Classical Syriac: Memorizing the Pe’al, Pa”el, and Aph’el Perfect for Regular Verbs

I’ve added a video to the Syriac Grammar page with a song video that will (hopefully!) make it easier to memorize the paradigm for the Pe’al, Pa”el, and Aph’el Perfect for regular verbs. It can also be found here below. Enjoy!

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Syriac Alphabet Tracing Sheet – West Syriac (Serto)

Classical Syriac Grammar

I have just added a tracing sheet for the Syriac alphabet in the West Syriac (Serto) script (see below). This script is an important script to learn since several important resources, most notably Payne Smith’s A Compendious Syriac Dictionary, are written in the West Syriac (Serto) script. My free online grammar of Classical Syriac, including resources similar to this, can be found at https://markfrancois.wordpress.com/syriac-grammar/.

Practice Sheet 1.8 – Alphabet Tracing Sheet – West Syriac (Serto)

The Classical Syriac Alphabet: The Names of the Letters and the Sounds They Make

This video gives the names of the letters of the Syriac alphabet in the Estrangela script and how they are pronounced. The pronunciation of the names of these letters and the sounds they make will vary depending on whether or not we’re using a West Syriac pronunciation or an East Syriac pronunciation. The pronunciation used in this video is close to the pronunciation used in East Syriac, though it reflects a pronunciation that would have been used at an earlier stage of the language. In other words, the pronunciation used here reflects the pronunciation that is generally given in fully vocalized East Syriac texts. For help learning how to write each letter, look for the tracing pages at https://markfrancois.wordpress.com/syriac-grammar/. Enjoy!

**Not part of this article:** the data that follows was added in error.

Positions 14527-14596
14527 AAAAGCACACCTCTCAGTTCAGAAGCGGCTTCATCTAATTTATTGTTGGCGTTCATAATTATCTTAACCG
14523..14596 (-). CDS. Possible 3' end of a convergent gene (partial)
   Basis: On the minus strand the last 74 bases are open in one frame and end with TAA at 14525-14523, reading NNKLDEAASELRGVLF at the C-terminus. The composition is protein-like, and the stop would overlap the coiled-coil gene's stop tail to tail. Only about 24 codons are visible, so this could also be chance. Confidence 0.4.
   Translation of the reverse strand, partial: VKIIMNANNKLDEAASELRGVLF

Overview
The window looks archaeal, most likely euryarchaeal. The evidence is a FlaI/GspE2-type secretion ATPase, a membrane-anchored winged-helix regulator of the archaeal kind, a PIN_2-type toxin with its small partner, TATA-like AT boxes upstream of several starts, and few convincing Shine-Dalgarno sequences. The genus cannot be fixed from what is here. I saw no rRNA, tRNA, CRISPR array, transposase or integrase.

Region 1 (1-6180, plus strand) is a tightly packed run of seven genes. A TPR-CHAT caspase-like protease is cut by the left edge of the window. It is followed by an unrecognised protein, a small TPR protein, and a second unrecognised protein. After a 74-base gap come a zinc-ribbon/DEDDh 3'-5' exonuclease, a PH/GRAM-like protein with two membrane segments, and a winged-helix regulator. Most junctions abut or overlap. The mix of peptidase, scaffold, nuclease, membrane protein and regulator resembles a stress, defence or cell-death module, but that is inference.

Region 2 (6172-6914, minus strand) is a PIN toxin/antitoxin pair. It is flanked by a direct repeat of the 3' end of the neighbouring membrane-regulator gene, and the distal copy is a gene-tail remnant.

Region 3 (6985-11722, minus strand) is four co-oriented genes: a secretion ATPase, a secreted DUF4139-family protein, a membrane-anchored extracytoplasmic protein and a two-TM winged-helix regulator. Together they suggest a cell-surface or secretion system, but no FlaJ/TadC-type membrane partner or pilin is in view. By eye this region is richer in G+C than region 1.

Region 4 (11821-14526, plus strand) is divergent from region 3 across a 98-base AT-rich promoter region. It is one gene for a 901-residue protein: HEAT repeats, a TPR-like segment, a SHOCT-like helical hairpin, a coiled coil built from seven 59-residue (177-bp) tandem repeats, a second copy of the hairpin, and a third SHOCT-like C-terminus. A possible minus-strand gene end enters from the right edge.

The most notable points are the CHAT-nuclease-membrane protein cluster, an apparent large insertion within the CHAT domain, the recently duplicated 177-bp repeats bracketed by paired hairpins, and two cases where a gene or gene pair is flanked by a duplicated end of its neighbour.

Eight Important Things to Know About the Syriac Alphabet

In this video we take a look at eight important things to know about the alphabet that is used in Classical Syriac:

1. It is descended from the alphabet used in Imperial Aramaic.

2. It is distantly related to the English alphabet.

3. It originally comes from in or around the city of Edessa.

4. It can be written in three different scripts.

5. It is written from right to left.

6. It is a semi-cursive script.

7. It was originally written without a full system of vowels.

8. It has twenty-two letters.

For my free online grammar of Classical Syriac, click here.

Mark Steven Francois (Ph.D.)